All of these are bad ideas that I don't fear the Lindens will listen to, but it's typical of the ambient and inchoate socialism always floating around SL that often comes from girls who want to socialize and hug in bunches. You *did* build that, and no, you don't have to give back. You already gave at the office -- your business in SL. That *is* community, you know? Business *is* community. The free recreational areas actually should be kept to a minimum, because they are loss leaders, not "giving to the community," looked at hard. There's a zillion mediocre music acts in SL -- is that all you're adding to?
Ayshe thinks because the continents are shrinking due to the virtual form of "climate change" that comes from the Lindens' technocommunist practices (Linden Homes, Governor Linden $1 abandoned land for sale, etc.), that the Lindens now have to "do something". Er, what? Here she tells us:
Second Life has always in the past been friendly to small business. It's a place where anyone can get started creating or selling at low cost and succeed based on talent. As in real life, monopolies can destroy competition and hurt small business owners. Diversity and healthy competition is good for the economy. Linden Lab should not be in the business of creating content or themed communities beyond what they've already done. Instead they should support small businesses, and offer incentives for selling in-world, running quality events and creating themed communities. It is our world and our imagination, and no single company should have too much power, whether that be Linden Lab or an in-world business grown out of control.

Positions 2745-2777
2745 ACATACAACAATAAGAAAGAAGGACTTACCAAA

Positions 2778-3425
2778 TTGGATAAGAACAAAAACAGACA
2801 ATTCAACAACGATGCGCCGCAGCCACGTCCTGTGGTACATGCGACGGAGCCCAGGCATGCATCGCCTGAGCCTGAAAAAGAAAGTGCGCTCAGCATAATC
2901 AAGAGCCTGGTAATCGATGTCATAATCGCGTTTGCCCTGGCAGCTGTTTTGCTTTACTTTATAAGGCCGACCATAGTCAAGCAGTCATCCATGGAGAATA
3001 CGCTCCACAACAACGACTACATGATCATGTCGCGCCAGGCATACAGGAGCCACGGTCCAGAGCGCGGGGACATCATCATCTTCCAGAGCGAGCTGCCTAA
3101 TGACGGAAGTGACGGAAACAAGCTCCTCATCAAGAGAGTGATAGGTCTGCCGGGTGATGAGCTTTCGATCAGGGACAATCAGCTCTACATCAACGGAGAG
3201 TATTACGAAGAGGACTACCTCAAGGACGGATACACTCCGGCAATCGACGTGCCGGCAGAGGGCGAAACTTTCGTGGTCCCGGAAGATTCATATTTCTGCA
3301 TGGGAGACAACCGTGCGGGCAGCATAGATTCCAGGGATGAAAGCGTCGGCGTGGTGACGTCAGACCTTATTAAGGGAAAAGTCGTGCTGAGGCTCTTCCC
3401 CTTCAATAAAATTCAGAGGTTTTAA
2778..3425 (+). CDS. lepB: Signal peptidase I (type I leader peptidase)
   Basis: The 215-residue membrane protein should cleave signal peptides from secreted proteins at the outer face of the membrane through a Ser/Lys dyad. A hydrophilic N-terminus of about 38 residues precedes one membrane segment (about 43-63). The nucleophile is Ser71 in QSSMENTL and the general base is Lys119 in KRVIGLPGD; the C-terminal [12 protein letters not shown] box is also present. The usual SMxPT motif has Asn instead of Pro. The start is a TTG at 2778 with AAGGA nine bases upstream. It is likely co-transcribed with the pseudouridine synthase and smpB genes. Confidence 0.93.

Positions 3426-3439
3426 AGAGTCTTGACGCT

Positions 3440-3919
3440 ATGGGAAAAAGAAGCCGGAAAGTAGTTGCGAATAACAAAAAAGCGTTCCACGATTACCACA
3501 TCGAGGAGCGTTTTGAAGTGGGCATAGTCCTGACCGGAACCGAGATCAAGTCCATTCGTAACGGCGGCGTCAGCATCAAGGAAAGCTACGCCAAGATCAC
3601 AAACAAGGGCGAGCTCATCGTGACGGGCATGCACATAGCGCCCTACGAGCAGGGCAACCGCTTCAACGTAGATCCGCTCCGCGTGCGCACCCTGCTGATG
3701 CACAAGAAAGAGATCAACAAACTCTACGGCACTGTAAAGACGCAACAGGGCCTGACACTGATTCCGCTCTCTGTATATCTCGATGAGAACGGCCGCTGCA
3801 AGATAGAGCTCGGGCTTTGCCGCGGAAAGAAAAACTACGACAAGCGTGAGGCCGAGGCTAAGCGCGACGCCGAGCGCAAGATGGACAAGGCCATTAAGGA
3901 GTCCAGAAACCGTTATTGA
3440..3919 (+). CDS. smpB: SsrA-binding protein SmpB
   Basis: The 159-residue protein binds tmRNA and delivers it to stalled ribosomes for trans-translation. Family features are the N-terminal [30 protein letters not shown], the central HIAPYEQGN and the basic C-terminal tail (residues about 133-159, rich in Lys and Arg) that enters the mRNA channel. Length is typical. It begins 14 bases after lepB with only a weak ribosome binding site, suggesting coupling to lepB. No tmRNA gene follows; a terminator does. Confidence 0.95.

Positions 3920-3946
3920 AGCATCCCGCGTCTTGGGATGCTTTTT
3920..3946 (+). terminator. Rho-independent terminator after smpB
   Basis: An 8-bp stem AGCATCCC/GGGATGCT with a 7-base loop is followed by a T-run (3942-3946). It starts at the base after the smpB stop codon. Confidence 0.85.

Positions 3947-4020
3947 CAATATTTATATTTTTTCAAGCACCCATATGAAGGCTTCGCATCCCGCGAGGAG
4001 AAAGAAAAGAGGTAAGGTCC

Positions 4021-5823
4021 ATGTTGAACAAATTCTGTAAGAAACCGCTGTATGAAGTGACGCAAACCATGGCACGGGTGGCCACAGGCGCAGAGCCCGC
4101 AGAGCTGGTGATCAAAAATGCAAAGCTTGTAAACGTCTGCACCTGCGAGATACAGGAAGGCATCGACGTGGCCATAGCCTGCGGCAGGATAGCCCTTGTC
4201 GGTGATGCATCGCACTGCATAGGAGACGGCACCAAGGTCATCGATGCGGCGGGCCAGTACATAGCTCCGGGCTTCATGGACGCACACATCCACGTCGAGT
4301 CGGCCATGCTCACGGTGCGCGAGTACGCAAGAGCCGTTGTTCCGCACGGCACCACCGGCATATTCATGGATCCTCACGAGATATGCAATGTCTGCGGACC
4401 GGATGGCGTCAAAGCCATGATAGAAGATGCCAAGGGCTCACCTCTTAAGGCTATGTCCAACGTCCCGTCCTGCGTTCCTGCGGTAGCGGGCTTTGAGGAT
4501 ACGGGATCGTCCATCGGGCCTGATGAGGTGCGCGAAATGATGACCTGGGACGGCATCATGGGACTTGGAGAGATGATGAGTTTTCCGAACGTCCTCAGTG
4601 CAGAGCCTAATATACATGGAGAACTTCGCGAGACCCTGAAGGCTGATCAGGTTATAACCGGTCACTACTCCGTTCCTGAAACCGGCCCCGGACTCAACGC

If Ayshe doesn't recall the history of the Lindens paying events stipends, she should Google some of my past blogs and the general forums on this controversial topic. The Lindens used to pay venue owners right out to hold events -- a stiped merely for holding a contest or puzzle or something on your land. You also got "dwell" -- points for traffic. Both of these features of the Linden-subsidized economy weren't only gamed; they were fucked up the ass. The events subsidies were supposed to encourage art, music, creativity. Instead, they encouraged school-girl plaid and wet t-shirt contests.The dwell -- payments in Lindens and for the very best, even in real dollars! -- was exploited by bots and camping and as a result was removed and camping outlawed -- and search has never recovered.